One of the most common hawks in Alabama is the red-shouldered hawk. These birds are known for their distinctive reddish-brown shoulders and patterned wings. Red-shouldered hawks inhabit wooded areas near water sources, such as rivers and swamps. They primarily feed on small mammals, amphibians, and reptiles.
Another hawk species found in Alabama is the northern harrier. These birds have a unique hunting style, flying low over open areas, such as marshes and meadows, searching for prey. Northern harriers have a distinct white rump patch and owl-like facial disk. They primarily feed on small mammals, birds, and occasionally insects.
The Mississippi kite is a graceful hawk species that can be spotted in Alabama during the summer breeding season. These birds have a sleek gray body, with a white head and distinctive black “teardrop” patches around the eyes. Mississippi kites feed primarily on insects, which they catch mid-air in acrobatic flight.
White Birds with Long Beaks of North America (With Pictures)
North America is home to a variety of bird species, each with its own unique features and adaptations. Among these fascinating birds are the white birds with long beaks, which are known for their elegant appearance and specialized feeding habits. Let’s take a closer look at some of these remarkable avian creatures.
American White Pelican
One of the largest white birds found in North America is the American white pelican. These birds have a massive wingspan, reaching up to 9 feet, and a distinctive long, flat bill. American white pelicans feed by scooping up fish from the water’s surface, using their expandable throat pouches to capture and store their prey.
The great egret is another white bird with a long beak that can be found across North America. These elegant birds have long, slender necks and a pointed yellow bill. Great egrets wade through shallow water, searching for fish, amphibians, and small mammals to feed on. They are known for their graceful movements and stunning white plumage.
The white ibis is a striking bird with a long, curved bill and vibrant red legs. These birds predominantly inhabit wetland areas, where they probe the mud for small crustaceans, insects, and fish. White ibis have a unique feeding behavior called “tactopnea,” where they use their bill to touch and feel prey hidden in the water or mud.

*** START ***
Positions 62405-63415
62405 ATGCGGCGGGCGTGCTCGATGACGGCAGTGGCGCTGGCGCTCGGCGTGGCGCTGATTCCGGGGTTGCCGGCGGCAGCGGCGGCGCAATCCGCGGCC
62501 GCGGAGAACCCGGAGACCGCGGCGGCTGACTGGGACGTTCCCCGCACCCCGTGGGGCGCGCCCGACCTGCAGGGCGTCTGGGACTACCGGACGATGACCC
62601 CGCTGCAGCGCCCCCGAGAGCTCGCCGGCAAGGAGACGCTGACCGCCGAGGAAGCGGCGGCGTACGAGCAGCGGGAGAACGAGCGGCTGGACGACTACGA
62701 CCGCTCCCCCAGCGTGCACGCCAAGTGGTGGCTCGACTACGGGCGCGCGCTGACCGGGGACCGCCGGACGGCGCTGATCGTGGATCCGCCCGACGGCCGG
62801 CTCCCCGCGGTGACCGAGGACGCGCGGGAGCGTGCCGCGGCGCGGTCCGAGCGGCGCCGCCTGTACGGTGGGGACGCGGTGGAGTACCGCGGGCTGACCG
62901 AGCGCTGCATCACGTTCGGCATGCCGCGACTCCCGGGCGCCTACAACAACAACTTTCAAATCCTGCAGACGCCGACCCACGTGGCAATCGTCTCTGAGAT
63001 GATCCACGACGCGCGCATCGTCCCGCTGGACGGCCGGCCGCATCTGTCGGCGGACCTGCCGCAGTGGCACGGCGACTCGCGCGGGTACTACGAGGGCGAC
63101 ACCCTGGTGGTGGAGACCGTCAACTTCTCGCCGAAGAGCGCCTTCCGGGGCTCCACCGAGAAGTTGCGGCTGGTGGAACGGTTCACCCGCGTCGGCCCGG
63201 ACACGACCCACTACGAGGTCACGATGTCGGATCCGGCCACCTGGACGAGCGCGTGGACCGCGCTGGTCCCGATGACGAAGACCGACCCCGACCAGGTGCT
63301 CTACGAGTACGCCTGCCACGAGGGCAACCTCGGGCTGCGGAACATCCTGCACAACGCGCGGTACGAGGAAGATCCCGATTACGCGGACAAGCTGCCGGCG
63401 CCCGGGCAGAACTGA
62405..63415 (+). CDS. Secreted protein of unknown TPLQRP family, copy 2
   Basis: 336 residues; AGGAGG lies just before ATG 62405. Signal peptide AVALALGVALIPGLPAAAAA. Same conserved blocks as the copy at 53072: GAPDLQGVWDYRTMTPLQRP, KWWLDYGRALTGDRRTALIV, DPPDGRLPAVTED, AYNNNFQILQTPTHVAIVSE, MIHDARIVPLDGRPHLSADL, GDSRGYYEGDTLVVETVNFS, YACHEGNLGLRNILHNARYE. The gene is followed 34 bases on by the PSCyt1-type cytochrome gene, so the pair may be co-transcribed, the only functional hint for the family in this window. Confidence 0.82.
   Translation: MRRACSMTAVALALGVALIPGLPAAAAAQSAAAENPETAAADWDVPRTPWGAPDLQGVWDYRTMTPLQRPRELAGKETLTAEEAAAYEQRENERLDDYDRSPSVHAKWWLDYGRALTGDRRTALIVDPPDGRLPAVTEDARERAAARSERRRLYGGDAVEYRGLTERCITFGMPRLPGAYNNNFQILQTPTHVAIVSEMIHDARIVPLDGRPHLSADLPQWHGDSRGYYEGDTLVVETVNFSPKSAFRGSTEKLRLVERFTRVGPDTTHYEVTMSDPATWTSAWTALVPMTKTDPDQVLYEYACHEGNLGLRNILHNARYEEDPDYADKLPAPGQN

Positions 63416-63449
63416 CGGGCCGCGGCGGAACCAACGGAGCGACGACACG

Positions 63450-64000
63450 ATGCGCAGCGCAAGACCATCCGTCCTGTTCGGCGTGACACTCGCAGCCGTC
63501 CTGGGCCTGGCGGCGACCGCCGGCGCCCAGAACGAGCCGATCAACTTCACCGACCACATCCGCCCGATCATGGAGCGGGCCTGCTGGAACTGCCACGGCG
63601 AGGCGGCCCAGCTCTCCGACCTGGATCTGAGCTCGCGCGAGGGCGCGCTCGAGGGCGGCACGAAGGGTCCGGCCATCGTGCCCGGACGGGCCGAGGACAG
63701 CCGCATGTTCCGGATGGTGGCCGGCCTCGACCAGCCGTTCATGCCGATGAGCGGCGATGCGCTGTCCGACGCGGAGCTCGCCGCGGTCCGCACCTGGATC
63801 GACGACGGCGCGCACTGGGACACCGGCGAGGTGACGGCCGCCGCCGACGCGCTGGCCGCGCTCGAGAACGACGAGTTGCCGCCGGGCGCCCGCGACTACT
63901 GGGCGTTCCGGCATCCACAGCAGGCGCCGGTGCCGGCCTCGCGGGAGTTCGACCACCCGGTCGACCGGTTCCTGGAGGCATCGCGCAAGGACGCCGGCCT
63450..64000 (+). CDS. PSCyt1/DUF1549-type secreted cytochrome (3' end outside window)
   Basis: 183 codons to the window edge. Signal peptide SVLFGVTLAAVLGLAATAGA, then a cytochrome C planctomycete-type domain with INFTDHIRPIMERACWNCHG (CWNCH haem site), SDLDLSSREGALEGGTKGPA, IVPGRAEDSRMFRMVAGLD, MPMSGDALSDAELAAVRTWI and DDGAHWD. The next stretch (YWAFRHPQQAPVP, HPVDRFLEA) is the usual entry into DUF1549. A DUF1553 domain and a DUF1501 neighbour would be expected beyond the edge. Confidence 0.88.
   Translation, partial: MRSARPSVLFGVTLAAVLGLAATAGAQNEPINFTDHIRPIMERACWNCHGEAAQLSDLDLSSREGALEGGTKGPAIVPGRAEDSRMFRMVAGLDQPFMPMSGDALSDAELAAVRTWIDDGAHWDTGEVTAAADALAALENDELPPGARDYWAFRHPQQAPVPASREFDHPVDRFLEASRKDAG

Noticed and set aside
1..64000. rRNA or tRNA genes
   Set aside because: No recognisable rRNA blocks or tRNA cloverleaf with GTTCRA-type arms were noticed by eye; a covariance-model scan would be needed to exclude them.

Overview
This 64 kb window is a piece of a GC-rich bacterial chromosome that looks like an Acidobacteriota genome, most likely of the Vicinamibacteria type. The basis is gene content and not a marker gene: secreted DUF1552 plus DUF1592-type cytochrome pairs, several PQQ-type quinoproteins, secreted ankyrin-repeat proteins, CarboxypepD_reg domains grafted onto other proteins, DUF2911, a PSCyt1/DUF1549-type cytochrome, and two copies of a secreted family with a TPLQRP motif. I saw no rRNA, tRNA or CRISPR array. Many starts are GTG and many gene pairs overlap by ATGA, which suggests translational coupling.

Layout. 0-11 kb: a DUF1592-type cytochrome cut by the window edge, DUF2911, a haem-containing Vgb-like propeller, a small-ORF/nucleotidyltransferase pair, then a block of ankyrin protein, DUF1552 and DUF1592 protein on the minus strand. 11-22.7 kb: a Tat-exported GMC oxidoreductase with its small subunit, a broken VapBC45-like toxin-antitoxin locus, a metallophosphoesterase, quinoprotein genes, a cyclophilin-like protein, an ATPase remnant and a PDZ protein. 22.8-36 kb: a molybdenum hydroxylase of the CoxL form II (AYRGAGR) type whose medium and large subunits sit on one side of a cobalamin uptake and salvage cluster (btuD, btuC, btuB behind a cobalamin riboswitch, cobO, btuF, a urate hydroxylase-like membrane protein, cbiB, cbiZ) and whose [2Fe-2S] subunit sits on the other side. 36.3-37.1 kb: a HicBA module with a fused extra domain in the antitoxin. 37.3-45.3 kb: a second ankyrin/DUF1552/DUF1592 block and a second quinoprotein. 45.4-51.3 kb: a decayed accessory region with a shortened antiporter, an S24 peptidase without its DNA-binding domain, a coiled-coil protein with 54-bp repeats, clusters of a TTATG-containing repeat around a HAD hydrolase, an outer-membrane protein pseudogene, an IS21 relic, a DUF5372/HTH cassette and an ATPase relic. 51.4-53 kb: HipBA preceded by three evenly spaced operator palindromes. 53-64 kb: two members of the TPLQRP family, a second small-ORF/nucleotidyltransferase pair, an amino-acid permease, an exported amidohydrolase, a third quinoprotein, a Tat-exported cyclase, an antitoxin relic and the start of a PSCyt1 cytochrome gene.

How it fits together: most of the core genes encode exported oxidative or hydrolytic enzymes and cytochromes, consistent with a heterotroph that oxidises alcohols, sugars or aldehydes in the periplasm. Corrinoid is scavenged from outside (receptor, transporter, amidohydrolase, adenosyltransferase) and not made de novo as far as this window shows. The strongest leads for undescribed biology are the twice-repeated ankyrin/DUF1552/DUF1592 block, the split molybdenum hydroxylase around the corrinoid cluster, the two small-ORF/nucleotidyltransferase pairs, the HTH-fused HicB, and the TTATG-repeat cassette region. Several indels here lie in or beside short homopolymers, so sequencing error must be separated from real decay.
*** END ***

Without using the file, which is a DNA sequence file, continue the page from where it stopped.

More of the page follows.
Woodpeckers of Maine (With Pictures)
The forests of Maine are teeming with life, including a variety of woodpecker species. Woodpeckers are known for their distinctive drumming sounds and their ability to excavate tree trunks in search of insects and sap. Here are some of the woodpeckers you might encounter while exploring the woodlands of Maine.
The downy woodpecker is one of the smallest woodpecker species in North America. These birds have a black-and-white patterned back, with a small red patch on the back of their heads. Downy woodpeckers primarily feed on insects and can often be seen hopping along tree branches, probing for food.
Similar in appearance to the downy woodpecker, the hairy woodpecker is slightly larger and has a longer bill. These birds have a black-and-white patterned plumage and are skilled at excavating dead wood in search of insects. Hairy woodpeckers can often be heard drumming on trees with their bills, marking their territory and attracting mates.
One of the most iconic woodpecker species in North America is the pileated woodpecker. With its large size and striking red crest, this woodpecker is a sight to behold. Pileated woodpeckers are known for their powerful drumming sounds, which can be heard echoing through the forest. They feed on insects and excavate large holes in trees for nesting.